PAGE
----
Arctic sea ice has been rapidly declining since satellites first started tracking it in 1979, and according to NASA, roughly 13.3 percent of the ice disappears every decade. Models have projected that manmade global warming would heat the Arctic faster than it would heat more temperate regions, and observation has borne that out. The Arctic is warming at least twice as fast as the rest of the globe, and the first two months of this year both had the lowest levels of sea ice on historical record.
Farther south, the Bering Sea has emerged as a hot spot for warming-water studies — almost literally. Sea-surface temperatures in the Bering reached 14 degrees Celsius last summer (57 degrees Fahrenheit) and were generally 3 degrees Celsius (5 degrees Fahrenheit) warmer than normal, scientists reported.
Ted Scambos, the lead scientist at NSIDC, said: “Antarctic sea ice really went down the rabbit hole this time.” His colleague Walt Meier, who also works at Nasa, added: “The Arctic has typically been where the most interest lies, but this month, the Antarctic has flipped the script and it is southern sea ice that is surprising us.”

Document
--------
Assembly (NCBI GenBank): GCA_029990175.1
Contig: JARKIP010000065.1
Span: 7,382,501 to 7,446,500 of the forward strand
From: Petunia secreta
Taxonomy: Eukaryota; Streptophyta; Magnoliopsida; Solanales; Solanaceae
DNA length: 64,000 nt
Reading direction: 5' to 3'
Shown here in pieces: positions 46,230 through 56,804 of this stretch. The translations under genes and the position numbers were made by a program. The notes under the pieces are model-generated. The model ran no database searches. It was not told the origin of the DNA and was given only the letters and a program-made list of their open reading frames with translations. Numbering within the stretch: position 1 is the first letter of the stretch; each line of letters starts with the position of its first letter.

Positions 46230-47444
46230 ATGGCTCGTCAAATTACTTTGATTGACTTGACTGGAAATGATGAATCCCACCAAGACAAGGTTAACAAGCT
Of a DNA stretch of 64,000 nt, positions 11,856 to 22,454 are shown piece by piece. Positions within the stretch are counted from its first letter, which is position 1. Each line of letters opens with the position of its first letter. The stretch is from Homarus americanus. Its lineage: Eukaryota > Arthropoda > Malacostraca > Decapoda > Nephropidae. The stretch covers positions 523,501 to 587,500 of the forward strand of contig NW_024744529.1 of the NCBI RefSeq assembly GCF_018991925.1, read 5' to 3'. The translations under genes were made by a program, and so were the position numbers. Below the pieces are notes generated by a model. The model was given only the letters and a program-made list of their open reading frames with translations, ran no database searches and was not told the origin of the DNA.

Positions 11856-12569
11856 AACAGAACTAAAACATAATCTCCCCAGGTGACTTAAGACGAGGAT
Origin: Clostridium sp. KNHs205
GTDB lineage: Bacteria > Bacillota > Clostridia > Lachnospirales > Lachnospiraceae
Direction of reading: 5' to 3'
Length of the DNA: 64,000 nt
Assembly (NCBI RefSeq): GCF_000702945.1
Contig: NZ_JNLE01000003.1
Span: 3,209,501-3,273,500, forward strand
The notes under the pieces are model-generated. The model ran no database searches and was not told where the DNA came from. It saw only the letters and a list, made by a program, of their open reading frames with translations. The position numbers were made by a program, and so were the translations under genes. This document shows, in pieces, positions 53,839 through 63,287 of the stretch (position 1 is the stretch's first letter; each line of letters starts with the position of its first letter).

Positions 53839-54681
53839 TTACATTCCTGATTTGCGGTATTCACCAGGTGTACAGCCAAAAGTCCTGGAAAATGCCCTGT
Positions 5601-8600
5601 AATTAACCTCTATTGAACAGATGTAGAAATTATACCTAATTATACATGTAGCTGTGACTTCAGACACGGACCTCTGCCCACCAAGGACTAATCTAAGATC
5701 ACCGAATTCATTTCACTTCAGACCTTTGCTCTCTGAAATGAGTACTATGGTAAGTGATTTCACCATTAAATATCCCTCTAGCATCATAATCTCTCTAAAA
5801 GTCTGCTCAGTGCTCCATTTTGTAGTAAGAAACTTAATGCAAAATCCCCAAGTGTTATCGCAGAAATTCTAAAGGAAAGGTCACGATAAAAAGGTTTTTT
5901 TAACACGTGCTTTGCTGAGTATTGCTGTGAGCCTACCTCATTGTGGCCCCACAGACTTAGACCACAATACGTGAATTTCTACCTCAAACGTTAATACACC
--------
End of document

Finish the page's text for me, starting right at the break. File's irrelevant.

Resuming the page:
In the vast and chaotic climate systems that govern our atmosphere and oceans, making sense of how one change — diminished sea ice — affects places or people thousands of miles away is a task of such extraordinary complexity that it strains even the most sophisticated supercomputers.